ABC News: Since he took office in 2003, President Recep Tayyip Erdogan has given a name to each stage in his consolidation of power in Turkey. First he called himself the apprentice; then the journeyman; and latterly the master. Now, he says a new five-year term would elevate him to the role of “grandmaster” and help him make Turkey one of the world’s top powers by the time the republic marks its centenary in 2023.
The most powerful and polarizing leader in Turkish history, Erdogan, 64, is standing for re-election in a presidential vote on Sunday that could cement Turkey’s switch from a parliamentary to a presidential system, which was narrowly approved in a referendum last year. He would take an office with vastly expanded powers, in a system that critics have compared to one-man rule. His opponents have promised a return to a parliamentary system with a distinct separation of powers.
Opinion polls have put Erdogan several points ahead of his closest competitor in the presidential race. However, he would need to win more than 50 percent of the votes for an outright first-round victory and that looks less likely. Analysts say the outcome could be decided in a second round runoff on July 8.
Erdogan, who has never lost an election, is this time around facing more robust opposition figures and parties cooperating with each other in an anti-Erdogan alliance. For the first time ever, Turkey will elect a new parliament at the same time, but his Justice and Development party’s election campaign has appeared a little flat and uninspired, focusing on past achievements and making odd campaign promises such as the creation of neighborhood “reading houses” offering free tea and cakes. Analysts even speak of the possibility of Justice and Development losing its majority in Parliament.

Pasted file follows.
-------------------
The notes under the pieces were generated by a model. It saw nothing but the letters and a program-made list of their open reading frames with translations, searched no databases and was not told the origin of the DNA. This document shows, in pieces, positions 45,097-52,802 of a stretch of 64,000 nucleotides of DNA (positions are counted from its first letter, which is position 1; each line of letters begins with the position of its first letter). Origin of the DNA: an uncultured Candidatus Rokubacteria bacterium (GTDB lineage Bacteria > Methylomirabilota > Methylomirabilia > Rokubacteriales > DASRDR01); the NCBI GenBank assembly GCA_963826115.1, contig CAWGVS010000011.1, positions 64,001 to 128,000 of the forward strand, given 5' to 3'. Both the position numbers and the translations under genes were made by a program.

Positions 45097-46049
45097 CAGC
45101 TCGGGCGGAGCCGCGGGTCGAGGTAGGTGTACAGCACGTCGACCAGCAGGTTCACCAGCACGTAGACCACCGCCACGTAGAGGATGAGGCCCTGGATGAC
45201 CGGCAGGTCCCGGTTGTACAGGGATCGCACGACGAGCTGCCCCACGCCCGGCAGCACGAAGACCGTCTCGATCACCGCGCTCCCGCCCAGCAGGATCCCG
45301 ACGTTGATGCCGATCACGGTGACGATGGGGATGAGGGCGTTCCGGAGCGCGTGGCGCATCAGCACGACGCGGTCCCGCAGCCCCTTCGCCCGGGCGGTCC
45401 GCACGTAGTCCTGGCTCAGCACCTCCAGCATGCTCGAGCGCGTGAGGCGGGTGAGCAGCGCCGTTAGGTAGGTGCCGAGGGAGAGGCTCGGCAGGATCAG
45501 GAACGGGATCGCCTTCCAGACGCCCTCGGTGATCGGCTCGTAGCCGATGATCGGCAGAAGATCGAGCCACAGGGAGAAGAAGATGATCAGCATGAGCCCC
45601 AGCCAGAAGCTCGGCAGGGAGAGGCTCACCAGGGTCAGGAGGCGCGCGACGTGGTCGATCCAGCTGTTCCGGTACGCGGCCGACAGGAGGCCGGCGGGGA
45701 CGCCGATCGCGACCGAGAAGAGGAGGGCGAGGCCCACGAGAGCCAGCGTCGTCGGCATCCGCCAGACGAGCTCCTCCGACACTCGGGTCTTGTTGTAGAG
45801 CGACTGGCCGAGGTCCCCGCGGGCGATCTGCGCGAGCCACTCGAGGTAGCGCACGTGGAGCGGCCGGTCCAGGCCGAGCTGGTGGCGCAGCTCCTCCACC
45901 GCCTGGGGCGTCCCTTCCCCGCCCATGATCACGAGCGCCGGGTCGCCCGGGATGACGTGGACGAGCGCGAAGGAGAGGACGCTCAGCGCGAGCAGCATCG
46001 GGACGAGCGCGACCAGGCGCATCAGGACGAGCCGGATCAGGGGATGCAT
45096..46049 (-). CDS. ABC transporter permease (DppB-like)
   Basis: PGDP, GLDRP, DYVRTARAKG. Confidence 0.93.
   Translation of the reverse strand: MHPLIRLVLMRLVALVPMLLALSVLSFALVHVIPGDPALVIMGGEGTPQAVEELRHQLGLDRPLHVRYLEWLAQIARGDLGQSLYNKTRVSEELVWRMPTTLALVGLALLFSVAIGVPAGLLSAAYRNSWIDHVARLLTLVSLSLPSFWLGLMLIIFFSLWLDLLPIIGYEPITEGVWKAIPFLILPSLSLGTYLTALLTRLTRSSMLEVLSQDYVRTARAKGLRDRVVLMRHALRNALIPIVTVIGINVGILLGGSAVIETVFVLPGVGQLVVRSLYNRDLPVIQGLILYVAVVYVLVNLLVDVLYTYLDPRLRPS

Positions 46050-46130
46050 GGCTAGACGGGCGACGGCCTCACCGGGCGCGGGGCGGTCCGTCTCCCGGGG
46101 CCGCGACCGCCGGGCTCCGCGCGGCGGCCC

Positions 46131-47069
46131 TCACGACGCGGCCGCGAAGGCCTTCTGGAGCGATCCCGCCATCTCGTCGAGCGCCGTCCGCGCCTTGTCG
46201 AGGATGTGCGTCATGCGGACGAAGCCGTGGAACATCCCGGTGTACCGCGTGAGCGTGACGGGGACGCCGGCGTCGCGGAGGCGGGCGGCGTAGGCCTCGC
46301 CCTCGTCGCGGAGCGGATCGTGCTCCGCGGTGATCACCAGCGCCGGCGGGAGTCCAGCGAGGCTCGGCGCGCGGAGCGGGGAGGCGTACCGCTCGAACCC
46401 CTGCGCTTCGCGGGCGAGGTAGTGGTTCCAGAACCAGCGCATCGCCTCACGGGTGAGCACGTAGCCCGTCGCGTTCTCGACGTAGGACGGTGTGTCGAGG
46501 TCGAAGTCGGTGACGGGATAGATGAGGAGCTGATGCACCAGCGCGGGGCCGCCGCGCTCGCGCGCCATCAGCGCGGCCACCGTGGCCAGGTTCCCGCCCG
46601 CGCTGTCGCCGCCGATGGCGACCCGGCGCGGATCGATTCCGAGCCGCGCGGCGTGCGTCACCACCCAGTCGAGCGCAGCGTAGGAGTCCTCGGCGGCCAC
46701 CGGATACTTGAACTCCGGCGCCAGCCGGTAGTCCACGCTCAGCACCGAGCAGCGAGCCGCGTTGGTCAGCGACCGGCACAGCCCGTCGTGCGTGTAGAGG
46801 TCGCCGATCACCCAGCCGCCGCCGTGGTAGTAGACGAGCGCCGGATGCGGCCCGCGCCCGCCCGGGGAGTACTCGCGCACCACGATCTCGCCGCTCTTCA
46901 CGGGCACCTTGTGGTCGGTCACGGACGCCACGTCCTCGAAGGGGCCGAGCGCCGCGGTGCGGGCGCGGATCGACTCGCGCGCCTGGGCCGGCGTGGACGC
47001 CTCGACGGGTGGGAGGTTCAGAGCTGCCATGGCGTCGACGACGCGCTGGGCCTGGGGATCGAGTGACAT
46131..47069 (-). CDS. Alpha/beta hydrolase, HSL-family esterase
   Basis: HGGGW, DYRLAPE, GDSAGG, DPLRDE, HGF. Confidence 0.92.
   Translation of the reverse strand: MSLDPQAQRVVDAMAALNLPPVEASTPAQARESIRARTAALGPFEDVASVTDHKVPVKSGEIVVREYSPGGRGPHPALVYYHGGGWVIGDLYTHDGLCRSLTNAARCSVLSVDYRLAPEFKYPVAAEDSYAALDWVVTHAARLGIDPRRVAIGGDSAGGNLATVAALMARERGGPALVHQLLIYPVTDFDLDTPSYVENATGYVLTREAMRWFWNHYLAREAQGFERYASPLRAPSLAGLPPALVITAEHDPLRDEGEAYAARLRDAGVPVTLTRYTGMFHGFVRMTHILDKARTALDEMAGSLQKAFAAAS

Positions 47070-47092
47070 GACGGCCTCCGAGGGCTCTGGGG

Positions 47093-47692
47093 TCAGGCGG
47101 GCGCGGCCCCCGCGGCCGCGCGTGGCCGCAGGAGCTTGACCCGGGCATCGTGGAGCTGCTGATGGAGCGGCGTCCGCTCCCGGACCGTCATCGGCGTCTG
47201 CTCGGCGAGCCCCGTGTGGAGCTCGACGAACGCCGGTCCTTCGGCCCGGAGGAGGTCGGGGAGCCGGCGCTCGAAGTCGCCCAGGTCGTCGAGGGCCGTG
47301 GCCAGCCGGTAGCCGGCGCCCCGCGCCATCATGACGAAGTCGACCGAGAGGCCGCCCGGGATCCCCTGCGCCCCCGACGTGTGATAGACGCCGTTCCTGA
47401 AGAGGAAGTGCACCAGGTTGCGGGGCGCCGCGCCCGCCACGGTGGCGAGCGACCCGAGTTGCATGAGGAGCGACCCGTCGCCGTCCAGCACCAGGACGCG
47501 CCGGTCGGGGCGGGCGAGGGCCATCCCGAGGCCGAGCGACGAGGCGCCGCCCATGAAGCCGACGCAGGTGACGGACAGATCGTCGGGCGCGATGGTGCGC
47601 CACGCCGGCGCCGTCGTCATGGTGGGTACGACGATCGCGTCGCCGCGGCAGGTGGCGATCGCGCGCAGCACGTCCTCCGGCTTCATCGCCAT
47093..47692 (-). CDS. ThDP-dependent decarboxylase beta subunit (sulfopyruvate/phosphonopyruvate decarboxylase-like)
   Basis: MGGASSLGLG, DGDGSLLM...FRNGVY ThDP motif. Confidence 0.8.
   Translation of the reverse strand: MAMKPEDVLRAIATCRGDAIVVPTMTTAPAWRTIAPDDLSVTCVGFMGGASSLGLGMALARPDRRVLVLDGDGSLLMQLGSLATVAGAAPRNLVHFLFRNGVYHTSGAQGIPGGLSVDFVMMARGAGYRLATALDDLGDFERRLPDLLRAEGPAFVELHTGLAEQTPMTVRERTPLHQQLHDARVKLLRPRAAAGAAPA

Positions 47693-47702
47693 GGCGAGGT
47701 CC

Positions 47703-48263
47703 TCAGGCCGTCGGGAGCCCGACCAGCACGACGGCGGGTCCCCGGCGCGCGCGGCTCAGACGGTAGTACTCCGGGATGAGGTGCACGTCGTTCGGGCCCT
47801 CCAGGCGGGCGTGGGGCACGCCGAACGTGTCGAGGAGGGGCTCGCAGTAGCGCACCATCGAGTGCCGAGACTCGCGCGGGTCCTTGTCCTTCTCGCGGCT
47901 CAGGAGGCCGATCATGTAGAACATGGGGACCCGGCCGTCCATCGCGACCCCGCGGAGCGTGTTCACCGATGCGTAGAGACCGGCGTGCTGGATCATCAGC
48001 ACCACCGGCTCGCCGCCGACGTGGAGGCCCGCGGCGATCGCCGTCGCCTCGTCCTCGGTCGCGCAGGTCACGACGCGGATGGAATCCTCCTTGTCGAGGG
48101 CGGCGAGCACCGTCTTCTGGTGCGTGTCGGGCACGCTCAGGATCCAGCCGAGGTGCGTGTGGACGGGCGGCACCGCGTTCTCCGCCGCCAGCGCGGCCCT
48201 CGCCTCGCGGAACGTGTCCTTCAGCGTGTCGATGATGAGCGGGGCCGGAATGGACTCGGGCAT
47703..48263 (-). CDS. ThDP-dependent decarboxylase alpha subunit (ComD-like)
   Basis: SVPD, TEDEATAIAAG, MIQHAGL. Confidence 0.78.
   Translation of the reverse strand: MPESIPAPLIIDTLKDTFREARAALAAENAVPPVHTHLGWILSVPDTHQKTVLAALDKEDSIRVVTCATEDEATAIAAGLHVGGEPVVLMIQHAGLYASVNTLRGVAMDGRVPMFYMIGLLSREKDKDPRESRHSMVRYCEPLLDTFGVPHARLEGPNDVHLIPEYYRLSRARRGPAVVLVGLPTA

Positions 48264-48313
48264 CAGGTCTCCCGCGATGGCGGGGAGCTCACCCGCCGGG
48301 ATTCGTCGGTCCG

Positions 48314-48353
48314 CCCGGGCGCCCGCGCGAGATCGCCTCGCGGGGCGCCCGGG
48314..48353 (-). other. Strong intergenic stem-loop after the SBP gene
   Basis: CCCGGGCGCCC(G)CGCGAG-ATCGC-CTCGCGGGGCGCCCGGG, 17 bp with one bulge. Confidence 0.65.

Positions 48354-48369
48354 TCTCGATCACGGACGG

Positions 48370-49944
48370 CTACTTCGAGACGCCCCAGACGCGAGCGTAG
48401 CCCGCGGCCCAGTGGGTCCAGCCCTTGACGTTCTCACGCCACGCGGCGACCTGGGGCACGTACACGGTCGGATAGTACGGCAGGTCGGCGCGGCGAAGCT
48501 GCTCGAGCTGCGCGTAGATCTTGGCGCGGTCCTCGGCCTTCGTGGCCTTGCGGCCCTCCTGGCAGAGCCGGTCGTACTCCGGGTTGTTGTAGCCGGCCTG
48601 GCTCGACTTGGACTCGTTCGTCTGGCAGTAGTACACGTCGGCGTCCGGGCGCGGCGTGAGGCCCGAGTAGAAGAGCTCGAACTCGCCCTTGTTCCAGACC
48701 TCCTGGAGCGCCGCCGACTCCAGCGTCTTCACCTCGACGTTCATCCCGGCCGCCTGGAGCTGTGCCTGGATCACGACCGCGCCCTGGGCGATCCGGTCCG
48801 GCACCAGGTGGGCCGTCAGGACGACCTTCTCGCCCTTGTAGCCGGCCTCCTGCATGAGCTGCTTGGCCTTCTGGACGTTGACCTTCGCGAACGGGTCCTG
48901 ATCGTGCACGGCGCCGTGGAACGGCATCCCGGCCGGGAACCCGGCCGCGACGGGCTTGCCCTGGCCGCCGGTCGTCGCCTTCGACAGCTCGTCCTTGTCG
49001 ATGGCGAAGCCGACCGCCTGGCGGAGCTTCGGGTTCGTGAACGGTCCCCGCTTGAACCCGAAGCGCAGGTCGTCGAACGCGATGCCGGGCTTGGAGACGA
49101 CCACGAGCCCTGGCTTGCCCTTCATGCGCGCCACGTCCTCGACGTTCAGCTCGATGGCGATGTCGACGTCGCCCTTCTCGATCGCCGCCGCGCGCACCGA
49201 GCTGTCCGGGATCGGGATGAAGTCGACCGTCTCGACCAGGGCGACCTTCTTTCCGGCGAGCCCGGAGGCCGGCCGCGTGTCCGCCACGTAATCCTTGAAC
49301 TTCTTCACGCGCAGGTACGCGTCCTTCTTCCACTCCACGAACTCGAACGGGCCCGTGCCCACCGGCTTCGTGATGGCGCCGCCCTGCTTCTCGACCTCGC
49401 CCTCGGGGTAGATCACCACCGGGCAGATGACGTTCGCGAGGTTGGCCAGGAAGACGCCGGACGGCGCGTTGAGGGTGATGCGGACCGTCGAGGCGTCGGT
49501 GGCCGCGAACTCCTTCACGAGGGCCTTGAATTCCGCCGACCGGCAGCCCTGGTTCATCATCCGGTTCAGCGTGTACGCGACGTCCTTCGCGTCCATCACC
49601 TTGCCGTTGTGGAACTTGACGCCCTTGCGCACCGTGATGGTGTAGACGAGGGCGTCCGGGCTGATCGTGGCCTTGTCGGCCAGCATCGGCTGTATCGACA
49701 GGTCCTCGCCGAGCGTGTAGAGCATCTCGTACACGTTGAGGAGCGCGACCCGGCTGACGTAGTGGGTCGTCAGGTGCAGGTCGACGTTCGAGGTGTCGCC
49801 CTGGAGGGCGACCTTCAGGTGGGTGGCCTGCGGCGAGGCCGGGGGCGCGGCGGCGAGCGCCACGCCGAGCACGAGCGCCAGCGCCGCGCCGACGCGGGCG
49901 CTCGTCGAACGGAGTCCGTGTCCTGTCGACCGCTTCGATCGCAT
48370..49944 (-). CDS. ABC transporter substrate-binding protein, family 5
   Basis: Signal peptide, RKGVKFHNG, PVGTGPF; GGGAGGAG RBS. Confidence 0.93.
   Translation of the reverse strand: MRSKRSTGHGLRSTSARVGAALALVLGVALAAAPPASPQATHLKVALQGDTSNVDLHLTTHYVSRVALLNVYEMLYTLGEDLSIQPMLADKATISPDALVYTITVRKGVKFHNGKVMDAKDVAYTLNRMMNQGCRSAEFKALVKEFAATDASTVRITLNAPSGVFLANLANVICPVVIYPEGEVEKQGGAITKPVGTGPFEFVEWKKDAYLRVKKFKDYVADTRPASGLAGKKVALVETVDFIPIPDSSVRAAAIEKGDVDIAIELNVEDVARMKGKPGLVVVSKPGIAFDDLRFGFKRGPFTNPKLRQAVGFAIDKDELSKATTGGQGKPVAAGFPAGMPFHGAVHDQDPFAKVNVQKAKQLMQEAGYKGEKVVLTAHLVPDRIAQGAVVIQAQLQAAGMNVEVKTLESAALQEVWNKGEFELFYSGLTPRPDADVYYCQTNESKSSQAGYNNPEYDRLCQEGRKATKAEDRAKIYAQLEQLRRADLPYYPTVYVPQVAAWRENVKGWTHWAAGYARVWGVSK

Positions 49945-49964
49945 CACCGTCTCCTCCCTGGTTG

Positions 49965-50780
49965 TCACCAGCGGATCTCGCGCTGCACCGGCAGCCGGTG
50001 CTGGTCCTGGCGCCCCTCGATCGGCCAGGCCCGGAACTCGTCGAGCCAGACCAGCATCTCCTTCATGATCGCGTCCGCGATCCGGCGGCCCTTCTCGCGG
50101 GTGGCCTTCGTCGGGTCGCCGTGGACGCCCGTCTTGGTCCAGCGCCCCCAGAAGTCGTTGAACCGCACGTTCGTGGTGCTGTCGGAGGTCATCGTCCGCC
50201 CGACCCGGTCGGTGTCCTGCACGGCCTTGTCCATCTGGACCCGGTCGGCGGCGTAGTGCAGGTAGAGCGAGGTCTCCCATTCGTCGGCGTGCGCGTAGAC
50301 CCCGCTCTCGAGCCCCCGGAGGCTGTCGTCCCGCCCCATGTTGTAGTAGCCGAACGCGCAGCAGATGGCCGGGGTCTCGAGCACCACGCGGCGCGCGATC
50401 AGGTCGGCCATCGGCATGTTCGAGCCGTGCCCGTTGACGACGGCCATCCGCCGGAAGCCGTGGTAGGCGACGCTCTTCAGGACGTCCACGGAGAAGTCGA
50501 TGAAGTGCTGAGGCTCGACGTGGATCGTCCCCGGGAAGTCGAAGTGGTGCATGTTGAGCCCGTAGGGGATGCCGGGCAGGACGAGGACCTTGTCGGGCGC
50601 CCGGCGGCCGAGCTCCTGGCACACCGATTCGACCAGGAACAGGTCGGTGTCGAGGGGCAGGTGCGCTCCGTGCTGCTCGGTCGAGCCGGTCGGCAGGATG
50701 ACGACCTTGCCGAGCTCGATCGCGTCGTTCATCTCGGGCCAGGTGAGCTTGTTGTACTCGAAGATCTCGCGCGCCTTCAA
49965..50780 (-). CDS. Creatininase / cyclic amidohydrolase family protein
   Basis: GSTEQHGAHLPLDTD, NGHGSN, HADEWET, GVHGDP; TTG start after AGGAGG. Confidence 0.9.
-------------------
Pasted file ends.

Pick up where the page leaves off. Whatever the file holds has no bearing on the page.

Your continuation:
“(Erdogan) remains by far the most popular politician in Turkey,” said Sinan Ulgen of the Istanbul-based EDAM think tank. “He is still the one that is the most likely to be elected, but it is not a foregone conclusion.”
Erdogan called the presidential and parliamentary elections more than a year earlier than scheduled amid signs that the Turkish economy may be heading toward a downturn. Despite strong growth figures, inflation and unemployment have hit double-digit figures while the lira has lost some 20 percent of its value against the dollar since the start of the year.
Additionally, the polls are being held as nationalist sentiment is high following a Turkish military operation into a Syrian border enclave earlier this year that drove away Syrian Kurdish fighters that Turkey brands as terrorists. Turkey has recently intensified air raids on a suspected Kurdish rebel stronghold in northern Iraq, a move that could further rally votes for Erdogan.
The most powerful leader since the Turkish republic’s founder, Mustafa Kemal Ataturk, Erdogan remains popular in Turkey’s conservative and pious heartland. Many see in him a strong leader who stands up to West, who brought stability, oversaw an infrastructure boom, who improved health care and relaxed strict secular laws, for instance allowing women to wear Islamic headscarves in schools and government offices.